The money was never there. Maybe we should demand that from now on the transit authority must tell us where they are getting the money every time a project is anounced.

VivaLFuego Nov 14, 2006 9:31 PM

Quote:

Originally Posted by Marcu
Typical Illinois transit BS. Anounce a project before securing funds in the hopes of shifting the burden to the General Assembly to demonstrate why it's not paying for the project, instead of to the transit authority to show where the money will come from.

The money was never there. Maybe we should demand that from now on the transit authority must tell us where they are getting the money every time a project is anounced.

Actually, its the state (IDOT) that have repeatedly dropped the ball on this one. Metra and CDOT had their own funds lined up and were ready to go waiting on IDOT money.

What other projects are you talking about where it was the agency's fault funding didn't come through? I get the sense that most agencies are pretty tight-lipped about planned projects until they have funding commitments.

Chicago Shawn Nov 15, 2006 9:21 PM

More bullshit, sometimes I wish Chicago was in a country which places transit infrastructure on a high priority. The world's richist nation can spend nearly $400 billion blowing up and rebuilding another nation, but we continue to let infrastructure in our own backyard rot. Unable to budget 500 million over 4 years, come the fuck on, I really hope a solution is in the works....



Warning: More slow trains ahead, CTA officials say
$500 million needed to fix infrastructure


By Jon Hilkevitch
Tribune transportation reporter
Published November 15, 2006


The Chicago Transit Authority on Tuesday presented a bleak scenario of longer travel times on the system's eight rail lines due to a growing number of slow zones caused by a half-billion dollars in deferred maintenance.

Slow zones have more than doubled since July 2005, and the situation is expected to get worse unless new funding is provided to repair the aging system, according to CTA officials.

Almost half of the Howard leg of the Red Line has slow zones of 35 m.p.h. or less. It has led to a more than 40 percent increase in late trains, officials said.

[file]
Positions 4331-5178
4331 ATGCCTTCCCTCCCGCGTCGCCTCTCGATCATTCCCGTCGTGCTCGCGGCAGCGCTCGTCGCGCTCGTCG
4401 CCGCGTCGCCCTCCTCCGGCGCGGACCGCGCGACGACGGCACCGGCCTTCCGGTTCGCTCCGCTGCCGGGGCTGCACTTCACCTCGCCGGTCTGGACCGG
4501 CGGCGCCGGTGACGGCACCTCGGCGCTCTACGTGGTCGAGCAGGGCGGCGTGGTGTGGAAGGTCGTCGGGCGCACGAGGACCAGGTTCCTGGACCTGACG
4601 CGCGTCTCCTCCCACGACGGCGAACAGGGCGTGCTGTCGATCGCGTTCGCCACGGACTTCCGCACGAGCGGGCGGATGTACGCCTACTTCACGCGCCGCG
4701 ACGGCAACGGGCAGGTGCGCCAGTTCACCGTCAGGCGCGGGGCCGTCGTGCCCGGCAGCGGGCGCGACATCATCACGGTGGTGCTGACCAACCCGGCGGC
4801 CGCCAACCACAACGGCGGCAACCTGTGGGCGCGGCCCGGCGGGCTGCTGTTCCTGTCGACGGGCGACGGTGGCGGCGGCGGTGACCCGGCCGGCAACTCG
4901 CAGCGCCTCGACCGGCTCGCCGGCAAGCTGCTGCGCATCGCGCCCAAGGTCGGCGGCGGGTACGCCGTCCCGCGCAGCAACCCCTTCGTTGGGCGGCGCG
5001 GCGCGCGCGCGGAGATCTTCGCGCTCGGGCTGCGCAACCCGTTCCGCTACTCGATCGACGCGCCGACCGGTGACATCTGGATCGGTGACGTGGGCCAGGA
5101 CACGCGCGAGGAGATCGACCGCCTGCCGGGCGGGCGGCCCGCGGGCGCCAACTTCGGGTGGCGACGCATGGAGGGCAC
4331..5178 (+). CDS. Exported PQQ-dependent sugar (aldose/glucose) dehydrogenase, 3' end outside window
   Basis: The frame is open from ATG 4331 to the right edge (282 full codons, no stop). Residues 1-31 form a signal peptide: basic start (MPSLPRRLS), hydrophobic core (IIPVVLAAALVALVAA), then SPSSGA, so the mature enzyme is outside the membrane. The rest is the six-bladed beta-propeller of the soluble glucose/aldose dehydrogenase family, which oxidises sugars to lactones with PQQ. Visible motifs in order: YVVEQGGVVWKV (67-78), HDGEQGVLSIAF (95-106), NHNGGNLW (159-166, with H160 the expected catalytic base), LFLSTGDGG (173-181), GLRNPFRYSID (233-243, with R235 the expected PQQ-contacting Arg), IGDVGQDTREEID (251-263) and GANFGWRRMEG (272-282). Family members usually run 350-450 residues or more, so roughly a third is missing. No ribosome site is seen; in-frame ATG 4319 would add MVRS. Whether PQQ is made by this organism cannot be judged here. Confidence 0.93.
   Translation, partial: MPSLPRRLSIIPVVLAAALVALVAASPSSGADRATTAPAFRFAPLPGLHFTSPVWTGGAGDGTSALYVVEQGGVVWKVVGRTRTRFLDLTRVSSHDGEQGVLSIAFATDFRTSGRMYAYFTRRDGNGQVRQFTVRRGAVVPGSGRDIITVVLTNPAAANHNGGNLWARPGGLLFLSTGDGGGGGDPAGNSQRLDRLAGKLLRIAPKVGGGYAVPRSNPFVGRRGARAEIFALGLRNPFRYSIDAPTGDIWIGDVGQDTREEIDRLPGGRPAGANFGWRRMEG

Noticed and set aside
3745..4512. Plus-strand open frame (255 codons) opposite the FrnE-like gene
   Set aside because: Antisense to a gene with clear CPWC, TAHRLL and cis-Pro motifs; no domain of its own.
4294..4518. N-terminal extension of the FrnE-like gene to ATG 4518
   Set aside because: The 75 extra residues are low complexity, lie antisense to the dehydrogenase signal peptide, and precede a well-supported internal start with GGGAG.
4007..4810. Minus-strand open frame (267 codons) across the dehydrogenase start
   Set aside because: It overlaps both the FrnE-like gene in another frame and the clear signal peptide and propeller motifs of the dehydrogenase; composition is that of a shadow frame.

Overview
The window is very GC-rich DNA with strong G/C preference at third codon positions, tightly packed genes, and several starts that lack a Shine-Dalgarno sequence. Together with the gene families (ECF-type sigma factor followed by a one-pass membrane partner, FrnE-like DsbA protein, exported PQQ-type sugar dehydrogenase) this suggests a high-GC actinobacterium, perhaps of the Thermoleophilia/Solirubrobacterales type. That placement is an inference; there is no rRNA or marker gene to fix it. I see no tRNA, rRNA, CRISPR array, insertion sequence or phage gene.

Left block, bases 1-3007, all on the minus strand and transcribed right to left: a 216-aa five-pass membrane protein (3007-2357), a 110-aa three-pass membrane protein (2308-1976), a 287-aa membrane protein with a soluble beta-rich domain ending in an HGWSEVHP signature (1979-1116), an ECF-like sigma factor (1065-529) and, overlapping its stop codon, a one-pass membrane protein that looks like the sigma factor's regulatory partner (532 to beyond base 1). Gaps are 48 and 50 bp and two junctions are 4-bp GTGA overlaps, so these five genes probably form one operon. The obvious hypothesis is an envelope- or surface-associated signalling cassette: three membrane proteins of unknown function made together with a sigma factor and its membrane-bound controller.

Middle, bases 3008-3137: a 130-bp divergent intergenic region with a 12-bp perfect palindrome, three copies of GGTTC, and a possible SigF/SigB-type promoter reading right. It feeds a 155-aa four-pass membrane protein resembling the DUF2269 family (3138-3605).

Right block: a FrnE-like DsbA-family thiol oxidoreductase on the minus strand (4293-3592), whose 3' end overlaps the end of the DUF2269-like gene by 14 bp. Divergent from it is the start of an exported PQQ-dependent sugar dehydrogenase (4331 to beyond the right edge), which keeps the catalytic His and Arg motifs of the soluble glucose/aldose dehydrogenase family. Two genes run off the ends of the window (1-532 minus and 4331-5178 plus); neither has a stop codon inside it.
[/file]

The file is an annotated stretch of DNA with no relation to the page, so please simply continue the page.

Trains have also been slowed on the Blue Line as a result of stepped-up track inspections after a July derailment near downtown that sent more than 150 people to hospitals.

In addition, trains are moving slower due to work at Clark Junction on the North Side, where the Red, Brown and Purple Lines come together.

In the agency's 2007 budget that the CTA board unanimously approved Tuesday, $35.7 million will be spent next year to upgrade railroad tracks, elevated structures and viaducts on which trains have had to operate at reduced speeds because of deteriorated conditions.

But no additional money to further reduce slow zones is budgeted in 2008 through 2011, the remaining years of the CTA's five-year capital program.

The CTA is $500 million short of the state and federal funding it needs to erase slow zones on the entire 225-mile rail system, said CTA President Frank Kruesi.

"Absent a new capital program from the legislature, it's grim," Kruesi said.

Not counting any additional help to address the slow-zone problem, the CTA is already hoping for an additional $110 million subsidy from the General Assembly to make ends meet on its $1.13 billion operating budget for next year.

The CTA produces a monthly lineup of rail routes where riders should allow extra travel time due to slow zones related to construction. The current list, which runs through Sunday, advises leaving up to an extra 20 minutes for commutes during non-rush hours on all eight rail lines, due mainly to signal work and track maintenance.

More than 20 minutes of extra travel time is recommended during weekends on the Brown Line, where a $530 million overhaul is under way.

"Route travel times are conservative estimates," the report said.

The one bright spot concerning slow zones is on the Dan Ryan branch of the Red Line, where a $282 million track and station renovation project is moving toward completion this year. Slow zones on that leg of the Red Line will go down from about 24,000 feet of track to about 4,000 feet by the end of the year, officials said.

----------

jhilkevitch@tribune.com

DaleAvella Nov 16, 2006 5:40 PM

Quote:

Originally Posted by Chicago Shawn
Unable to budget 500 million over 4 years, come the fuck on

Couldn't agree more. If there's one thing that will hold up Chicago's development, it is not the housing bubble but the depressing CTA.

Marcu Nov 16, 2006 6:54 PM

500 million over 4 years is about 10 dollars per Illinois resident per year.

Marcu Nov 16, 2006 6:58 PM

Quote:

Originally Posted by VivaLFuego

What other projects are you talking about where it was the agency's fault funding didn't come through? I get the sense that most agencies are pretty tight-lipped about planned projects until they have funding commitments.

It seems like the CTA and RTA prefer to address budget shortfalls after the fact. The agencies look like they can't manage their own finances when every single year they run a deficit and go to the Assembly to beg for a bailout. They would have a lot more credibility if they just said this is the money we have for this year so we're going to cut service. If you want more service, call your rep.